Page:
His inspiration was the Great Zab River, which flows through Turkey and merges into the Tigris near Mosul in Iraq. It triggered his earlier water series shown in the Iraq Pavilion at the Venice Biennale in 2011 and, he says, "resembles a snake, a large vein or artery of blood that supplies the land with a vital element of life".

Just as his show Erbil-Dubai: Chasing Utopia at the XVA last year demonstrated the precarious existence of Kurdistan's ancient city as parts are flattened to make way for modernist structures, nature, in all its delicate forms, provides a refuge even as it is under threat.

It is no coincidence that at the heart of the waterfall in each painting, an ethereal light forms a mountainous peak with echoes of Siti's 2010 work Pyramids, where paper gave way to an installation representing the "places we can escape to hide and sources of water and food. The symbolic habitual space referred to as 'the mountains' … has lost its respect due to chaotic construction and development taking place that have little regard to the environment."

Siti's own father hid in the same mountains he now paints repeatedly. For Iraqi Kurds, they were both a solace and a backdrop to Saddam Hussein's regime.

The exhibition was not intentionally curated along the themes of the elements, but if Kapoor represents fire with his bold reds and Siti water, then newcomer Debjani Bhardwaj is earth with her papercut works exploring the idea of self through works inspired by fairy tales and fantasy worlds.

It doesn't seem to sit too comfortably at first with the other more established artists: the jaunty, feminine pinks and blues of In My Comfort Zone and Between Sadness and Happiness (both 2012) appear almost too upbeat.

But there are darker elements in her work, from the snake-like tendrils curling malevolently around the flowers or chrysalises she takes refuge in to the morose figure trapped in Pickled in a Jar (2012).

While she also sculpts, Bhardwaj says paper allows her to be creative by taking something away: "It is about adding value by taking away … about creating whimsical worlds using negative spaces."

Mohsen Ahmadvand, another emerging artist, takes Bhardwaj's playfulness and runs with it with his cast of grotesques, a parody of the miniature portraits favoured by the Persian and Mughal empires.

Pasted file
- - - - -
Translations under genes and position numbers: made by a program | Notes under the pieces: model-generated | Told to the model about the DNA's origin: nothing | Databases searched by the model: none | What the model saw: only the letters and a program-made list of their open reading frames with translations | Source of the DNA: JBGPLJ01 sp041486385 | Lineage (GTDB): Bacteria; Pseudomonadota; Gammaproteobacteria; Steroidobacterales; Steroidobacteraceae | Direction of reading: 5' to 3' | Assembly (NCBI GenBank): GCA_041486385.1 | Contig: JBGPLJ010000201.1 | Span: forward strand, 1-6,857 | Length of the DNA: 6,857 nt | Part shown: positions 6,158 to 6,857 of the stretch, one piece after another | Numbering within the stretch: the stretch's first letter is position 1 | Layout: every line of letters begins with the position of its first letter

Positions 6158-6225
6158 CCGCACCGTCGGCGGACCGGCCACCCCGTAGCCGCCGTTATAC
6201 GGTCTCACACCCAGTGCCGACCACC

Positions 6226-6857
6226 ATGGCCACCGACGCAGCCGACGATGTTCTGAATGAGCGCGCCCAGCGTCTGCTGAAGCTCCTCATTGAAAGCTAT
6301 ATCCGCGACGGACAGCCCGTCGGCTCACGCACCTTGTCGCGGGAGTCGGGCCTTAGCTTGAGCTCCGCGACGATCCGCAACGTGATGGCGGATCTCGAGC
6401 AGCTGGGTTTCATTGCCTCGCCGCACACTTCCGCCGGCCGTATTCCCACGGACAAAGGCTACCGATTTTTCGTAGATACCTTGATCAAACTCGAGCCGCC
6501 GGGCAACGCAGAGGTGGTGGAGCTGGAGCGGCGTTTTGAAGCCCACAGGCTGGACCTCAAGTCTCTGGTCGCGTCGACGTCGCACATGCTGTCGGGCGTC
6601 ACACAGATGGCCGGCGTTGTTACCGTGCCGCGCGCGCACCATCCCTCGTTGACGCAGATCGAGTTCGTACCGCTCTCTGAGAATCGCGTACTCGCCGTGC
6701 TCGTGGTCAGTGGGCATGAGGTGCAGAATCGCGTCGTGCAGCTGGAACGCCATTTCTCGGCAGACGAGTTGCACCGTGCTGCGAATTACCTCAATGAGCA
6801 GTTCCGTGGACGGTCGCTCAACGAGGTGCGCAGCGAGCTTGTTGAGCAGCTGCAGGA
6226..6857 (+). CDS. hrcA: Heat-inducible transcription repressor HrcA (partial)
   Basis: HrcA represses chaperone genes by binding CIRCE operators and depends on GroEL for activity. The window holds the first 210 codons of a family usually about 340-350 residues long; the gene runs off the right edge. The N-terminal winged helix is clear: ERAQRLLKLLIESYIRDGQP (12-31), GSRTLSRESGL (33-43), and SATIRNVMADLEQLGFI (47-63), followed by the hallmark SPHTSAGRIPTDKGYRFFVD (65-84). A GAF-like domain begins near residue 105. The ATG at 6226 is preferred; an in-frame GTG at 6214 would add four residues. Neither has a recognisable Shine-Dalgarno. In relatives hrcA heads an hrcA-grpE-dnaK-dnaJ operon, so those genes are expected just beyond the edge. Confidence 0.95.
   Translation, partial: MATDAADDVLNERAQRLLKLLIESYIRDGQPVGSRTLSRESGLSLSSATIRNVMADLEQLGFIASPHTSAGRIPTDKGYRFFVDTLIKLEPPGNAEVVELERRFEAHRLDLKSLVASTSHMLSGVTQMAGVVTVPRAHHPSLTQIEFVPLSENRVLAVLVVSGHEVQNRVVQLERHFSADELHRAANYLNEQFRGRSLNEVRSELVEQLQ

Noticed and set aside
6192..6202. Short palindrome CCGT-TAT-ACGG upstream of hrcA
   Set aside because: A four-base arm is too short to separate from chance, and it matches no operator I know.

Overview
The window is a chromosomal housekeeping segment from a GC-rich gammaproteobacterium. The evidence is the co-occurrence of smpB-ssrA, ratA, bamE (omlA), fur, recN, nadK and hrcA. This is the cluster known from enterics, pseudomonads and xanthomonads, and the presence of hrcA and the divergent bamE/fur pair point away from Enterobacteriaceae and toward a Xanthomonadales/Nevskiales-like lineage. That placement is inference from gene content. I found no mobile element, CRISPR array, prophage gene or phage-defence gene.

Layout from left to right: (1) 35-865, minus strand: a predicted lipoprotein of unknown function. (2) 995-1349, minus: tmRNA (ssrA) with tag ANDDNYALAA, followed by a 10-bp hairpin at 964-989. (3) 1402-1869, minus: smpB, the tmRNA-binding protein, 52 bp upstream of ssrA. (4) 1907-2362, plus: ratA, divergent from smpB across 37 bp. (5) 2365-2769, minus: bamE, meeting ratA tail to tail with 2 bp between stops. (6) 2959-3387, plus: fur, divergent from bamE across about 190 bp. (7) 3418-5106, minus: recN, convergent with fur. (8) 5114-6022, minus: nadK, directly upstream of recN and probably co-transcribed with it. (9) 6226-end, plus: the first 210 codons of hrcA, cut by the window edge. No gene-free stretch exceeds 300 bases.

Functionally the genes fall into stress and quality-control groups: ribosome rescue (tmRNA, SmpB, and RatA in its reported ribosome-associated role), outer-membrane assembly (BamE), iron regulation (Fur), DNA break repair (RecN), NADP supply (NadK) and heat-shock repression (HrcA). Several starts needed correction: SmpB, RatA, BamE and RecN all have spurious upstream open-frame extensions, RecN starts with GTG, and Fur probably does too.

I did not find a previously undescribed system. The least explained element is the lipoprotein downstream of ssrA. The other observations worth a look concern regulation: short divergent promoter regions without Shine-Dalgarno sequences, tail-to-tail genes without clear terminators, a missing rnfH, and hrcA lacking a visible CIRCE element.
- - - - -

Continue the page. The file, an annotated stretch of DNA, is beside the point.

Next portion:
His works in coloured pencils and ink veer from the banal to the macabre: In the Garden (2012) features a demented-looking warrior, rendered effeminate by the flowers adorning his hat while Flower Man (2012) laughs manically, despite bearing an amputated stump for an arm and his bare torso being covered by a black band, reminiscent of the blackouts used by censors in Turkey in the last century to cover the eyes of "fallen" women and rape victims in newspapers.

The theme of censorship takes on a sinister note in Untitled (2012) where a starchily dressed woman is gripped tightly by masculine arms wrapped around her legs; her mouth is a smear of lipstick, suggesting either wantonness or, as Ahmadvand indicates in his other works, that she has been silenced.

Paper, he says, gives him the opportunity to show intricate detail with lines and etchings impossible on a canvas with paints.

For Channa, possibly the least accessible of the artists, the opposite is true: the medium gives him the chance to blur the lines and with his smudged graphite works, to distort his images and create a sort of white noise, leaving the viewer disorientated.

The effect of the six untitled works on display from his Memory series, recording moments in his native Pakistan's history, is to give the sense of glimpsing a moment in time through an open car window. The scene is blurred, the grasp of reality uncertain and the understanding of what has taken place as disembodied and opaque as the country itself.

It is a natural progression for the artist from his 2009 series The Kings, where graphite portraits of Mughal emperors appear out of focus, like ancient fading photographs, and Badshahnama, where Channa physically dissembled the characters from historical records to question their authenticity.

Sometimes leaning toward digital media, he says paper "is the most important object in our lives … in our childhood we used to make toy objects with it, we wrote our homework and sometimes we drew images on our notebook … these associations make it more powerful as a medium of transferring and preserving intellectual ideas".

Ÿ Paper is showing at the XVA Gallery, DIFC, until March 13

Tahira Yaqoob is a regular contributor to The Review.